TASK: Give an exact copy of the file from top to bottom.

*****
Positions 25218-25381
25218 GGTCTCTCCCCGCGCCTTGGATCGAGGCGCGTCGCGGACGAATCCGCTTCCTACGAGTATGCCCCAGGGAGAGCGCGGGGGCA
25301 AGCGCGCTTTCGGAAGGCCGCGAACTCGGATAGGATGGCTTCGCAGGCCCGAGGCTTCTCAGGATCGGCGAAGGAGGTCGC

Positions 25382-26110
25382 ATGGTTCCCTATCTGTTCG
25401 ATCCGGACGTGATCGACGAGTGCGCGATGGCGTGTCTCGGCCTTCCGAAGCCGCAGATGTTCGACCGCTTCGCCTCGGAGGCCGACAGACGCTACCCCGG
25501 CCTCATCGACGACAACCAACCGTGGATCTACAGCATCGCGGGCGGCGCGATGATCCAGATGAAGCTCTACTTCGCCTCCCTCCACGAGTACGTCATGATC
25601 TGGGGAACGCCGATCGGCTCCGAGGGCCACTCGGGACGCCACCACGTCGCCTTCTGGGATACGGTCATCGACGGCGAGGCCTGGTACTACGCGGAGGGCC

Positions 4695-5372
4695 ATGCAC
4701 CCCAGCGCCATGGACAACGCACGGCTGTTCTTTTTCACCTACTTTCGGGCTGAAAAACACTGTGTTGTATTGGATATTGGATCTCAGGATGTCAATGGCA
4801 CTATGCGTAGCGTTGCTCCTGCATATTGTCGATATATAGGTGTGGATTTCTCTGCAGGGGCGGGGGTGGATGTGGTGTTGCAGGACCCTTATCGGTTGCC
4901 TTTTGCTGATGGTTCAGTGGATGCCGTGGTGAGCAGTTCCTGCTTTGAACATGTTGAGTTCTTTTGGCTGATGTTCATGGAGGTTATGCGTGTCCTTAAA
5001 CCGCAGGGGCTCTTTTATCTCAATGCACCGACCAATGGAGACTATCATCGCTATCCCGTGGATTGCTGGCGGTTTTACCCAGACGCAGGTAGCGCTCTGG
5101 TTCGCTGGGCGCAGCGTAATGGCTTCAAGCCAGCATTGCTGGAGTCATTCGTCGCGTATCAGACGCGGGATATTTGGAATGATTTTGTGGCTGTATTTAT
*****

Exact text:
Positions 25218-25381
25218 GGTCTCTCCCCGCGCCTTGGATCGAGGCGCGTCGCGGACGAATCCGCTTCCTACGAGTATGCCCCAGGGAGAGCGCGGGGGCA
25301 AGCGCGCTTTCGGAAGGCCGCGAACTCGGATAGGATGGCTTCGCAGGCCCGAGGCTTCTCAGGATCGGCGAAGGAGGTCGC

Positions 25382-26110
25382 ATGGTTCCCTATCTGTTCG
25401 ATCCGGACGTGATCGACGAGTGCGCGATGGCGTGTCTCGGCCTTCCGAAGCCGCAGATGTTCGACCGCTTCGCCTCGGAGGCCGACAGACGCTACCCCGG
25501 CCTCATCGACGACAACCAACCGTGGATCTACAGCATCGCGGGCGGCGCGATGATCCAGATGAAGCTCTACTTCGCCTCCCTCCACGAGTACGTCATGATC
25601 TGGGGAACGCCGATCGGCTCCGAGGGCCACTCGGGACGCCACCACGTCGCCTTCTGGGATACGGTCATCGACGGCGAGGCCTGGTACTACGCGGAGGGCC

Positions 4695-5372
4695 ATGCAC
4701 CCCAGCGCCATGGACAACGCACGGCTGTTCTTTTTCACCTACTTTCGGGCTGAAAAACACTGTGTTGTATTGGATATTGGATCTCAGGATGTCAATGGCA
4801 CTATGCGTAGCGTTGCTCCTGCATATTGTCGATATATAGGTGTGGATTTCTCTGCAGGGGCGGGGGTGGATGTGGTGTTGCAGGACCCTTATCGGTTGCC
4901 TTTTGCTGATGGTTCAGTGGATGCCGTGGTGAGCAGTTCCTGCTTTGAACATGTTGAGTTCTTTTGGCTGATGTTCATGGAGGTTATGCGTGTCCTTAAA
5001 CCGCAGGGGCTCTTTTATCTCAATGCACCGACCAATGGAGACTATCATCGCTATCCCGTGGATTGCTGGCGGTTTTACCCAGACGCAGGTAGCGCTCTGG
5101 TTCGCTGGGCGCAGCGTAATGGCTTCAAGCCAGCATTGCTGGAGTCATTCGTCGCGTATCAGACGCGGGATATTTGGAATGATTTTGTGGCTGTATTTAT